He and colleagues provide a draft genome of the Robusta coffee plant (Coffea canephora), which is a hardy species that provides 30 per cent of the world's coffee.
Robusta is a parent of the genetically more complex premium Arabica coffee (Coffea arabica), that provides most of the rest of the world's coffee.
The researchers found coffee has a high number of genes for N-methyltransferases, which are enzymes involved in caffeine synthesis.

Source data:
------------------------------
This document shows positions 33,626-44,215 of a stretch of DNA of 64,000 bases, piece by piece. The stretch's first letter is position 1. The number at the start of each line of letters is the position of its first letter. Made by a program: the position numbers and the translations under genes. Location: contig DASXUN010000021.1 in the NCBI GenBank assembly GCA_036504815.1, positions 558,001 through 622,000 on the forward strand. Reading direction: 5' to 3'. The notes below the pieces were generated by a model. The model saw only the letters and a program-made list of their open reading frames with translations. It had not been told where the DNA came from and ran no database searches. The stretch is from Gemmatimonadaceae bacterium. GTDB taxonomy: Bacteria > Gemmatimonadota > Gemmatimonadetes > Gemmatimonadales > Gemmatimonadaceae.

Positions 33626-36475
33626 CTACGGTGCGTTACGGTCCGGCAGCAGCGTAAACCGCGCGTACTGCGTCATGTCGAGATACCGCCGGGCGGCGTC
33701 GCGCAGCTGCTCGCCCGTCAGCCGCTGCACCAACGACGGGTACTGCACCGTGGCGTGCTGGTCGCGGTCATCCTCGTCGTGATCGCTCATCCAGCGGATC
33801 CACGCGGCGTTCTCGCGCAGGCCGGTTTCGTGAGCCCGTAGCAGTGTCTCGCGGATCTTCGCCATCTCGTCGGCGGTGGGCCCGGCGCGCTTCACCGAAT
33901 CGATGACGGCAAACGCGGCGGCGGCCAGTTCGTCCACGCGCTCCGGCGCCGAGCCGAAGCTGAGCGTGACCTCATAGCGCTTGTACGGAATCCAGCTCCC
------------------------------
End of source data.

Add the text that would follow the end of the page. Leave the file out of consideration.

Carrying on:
However, the enzymes and biochemical pathway for producing caffeine in coffee are different to those in tea or cacao plants "The interesting thing is that caffeine synthesis has evolved separately in each of the three plants," says Henry. "It's convergent evolution."
"Clearly caffeine is a particularly well-designed or biologically effective molecule if it has evolved independently at least three times," he adds.
Henry says caffeine is involved in the plant's defenses.
"Its bitterness might serve as a warning against some predators," he says.
The researchers also found genes for disease resistance, and genes for linoleic acid, which play a key role in aroma and flavor of coffee.